When I first learned programming, I was focused on one programming language. And that makes sense for all new people to programming. There is a lot to take in. In addition to programming fundamentals, there are plenty of programming language warts to get through. Each language has them, and it’s valuable to worry about just one language’s warts, rather then try to work through all the new stuff your learning.
After I learned the fundamentals of programming and moved on, a specific programming language was no longer that important. The fundamentals translated from language to language fairly easily, and the warts of the language were just that; language warts. I could now see past them because I understood the fundamentals.
Syntax is an abstraction. It’s just sugar on top of more complicated, and hard to read source code. Really, syntax and all the language specific stuff isn’t that important. Any competent programmer can pick up a new language and do something non-trivial inside of a week. This, of course, assumes that the programmer has the time given to work through the language. What I’m really saying is, if you hire a competent programmer that doesn’t have any experience in the tools you use, and you give them a week to work through the language/framework; they will be productive by the end of the week.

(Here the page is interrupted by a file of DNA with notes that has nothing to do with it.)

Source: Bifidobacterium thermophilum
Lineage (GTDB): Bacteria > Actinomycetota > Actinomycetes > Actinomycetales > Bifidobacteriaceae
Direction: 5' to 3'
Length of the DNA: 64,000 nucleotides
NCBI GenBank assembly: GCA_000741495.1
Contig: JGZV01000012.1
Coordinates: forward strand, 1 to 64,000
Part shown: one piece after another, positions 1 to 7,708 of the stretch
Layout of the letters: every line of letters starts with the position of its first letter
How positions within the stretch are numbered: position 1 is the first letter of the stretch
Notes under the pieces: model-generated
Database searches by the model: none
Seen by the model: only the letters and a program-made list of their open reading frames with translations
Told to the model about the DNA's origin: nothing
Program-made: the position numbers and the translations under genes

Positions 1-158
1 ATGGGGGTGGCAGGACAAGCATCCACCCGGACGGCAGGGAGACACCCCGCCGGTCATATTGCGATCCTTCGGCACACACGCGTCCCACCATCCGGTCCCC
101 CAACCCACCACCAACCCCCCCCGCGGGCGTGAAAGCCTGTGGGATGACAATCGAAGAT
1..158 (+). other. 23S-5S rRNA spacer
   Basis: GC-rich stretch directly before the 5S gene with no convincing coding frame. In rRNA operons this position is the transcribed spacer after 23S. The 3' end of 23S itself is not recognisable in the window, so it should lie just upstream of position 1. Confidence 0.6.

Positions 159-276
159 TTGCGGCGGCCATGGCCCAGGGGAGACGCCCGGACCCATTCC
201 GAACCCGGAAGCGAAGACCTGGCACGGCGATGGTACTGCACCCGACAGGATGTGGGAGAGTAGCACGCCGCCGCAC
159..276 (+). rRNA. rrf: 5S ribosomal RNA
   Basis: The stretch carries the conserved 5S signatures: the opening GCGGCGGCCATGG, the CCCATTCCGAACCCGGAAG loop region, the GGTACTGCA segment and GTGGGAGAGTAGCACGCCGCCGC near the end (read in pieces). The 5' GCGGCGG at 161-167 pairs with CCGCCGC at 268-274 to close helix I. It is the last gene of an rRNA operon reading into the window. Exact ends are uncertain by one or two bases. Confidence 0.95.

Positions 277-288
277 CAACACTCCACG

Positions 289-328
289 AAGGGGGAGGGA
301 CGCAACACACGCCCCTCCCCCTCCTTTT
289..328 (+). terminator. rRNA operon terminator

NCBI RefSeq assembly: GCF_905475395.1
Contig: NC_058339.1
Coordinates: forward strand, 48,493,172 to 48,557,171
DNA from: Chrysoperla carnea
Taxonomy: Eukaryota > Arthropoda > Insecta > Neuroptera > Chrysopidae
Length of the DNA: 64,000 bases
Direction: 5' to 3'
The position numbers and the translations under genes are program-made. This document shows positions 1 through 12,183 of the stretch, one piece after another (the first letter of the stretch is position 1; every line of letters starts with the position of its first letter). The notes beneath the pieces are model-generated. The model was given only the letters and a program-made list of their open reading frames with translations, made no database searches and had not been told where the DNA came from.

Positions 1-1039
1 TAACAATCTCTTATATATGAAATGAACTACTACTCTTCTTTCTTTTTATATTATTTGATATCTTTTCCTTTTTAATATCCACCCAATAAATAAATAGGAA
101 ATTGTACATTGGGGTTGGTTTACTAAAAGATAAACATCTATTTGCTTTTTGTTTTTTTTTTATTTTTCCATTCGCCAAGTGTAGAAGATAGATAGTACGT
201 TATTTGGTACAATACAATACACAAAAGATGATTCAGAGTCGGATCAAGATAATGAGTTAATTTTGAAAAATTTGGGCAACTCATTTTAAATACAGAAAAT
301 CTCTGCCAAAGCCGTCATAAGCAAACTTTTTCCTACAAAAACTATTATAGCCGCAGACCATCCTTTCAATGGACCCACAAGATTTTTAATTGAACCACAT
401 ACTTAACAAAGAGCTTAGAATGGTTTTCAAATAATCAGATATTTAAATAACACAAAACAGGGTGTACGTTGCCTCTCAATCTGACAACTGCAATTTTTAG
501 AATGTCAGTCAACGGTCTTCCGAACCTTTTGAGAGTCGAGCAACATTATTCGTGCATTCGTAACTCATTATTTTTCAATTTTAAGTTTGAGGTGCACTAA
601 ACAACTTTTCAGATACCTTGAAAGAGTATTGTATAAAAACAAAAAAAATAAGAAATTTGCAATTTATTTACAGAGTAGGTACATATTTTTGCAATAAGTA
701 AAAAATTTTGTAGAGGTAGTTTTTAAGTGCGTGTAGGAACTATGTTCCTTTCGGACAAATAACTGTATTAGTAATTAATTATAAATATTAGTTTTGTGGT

Or a framework.
Or a library.
Or any other thing that an employer thinks is a prerequisite to hiring someone.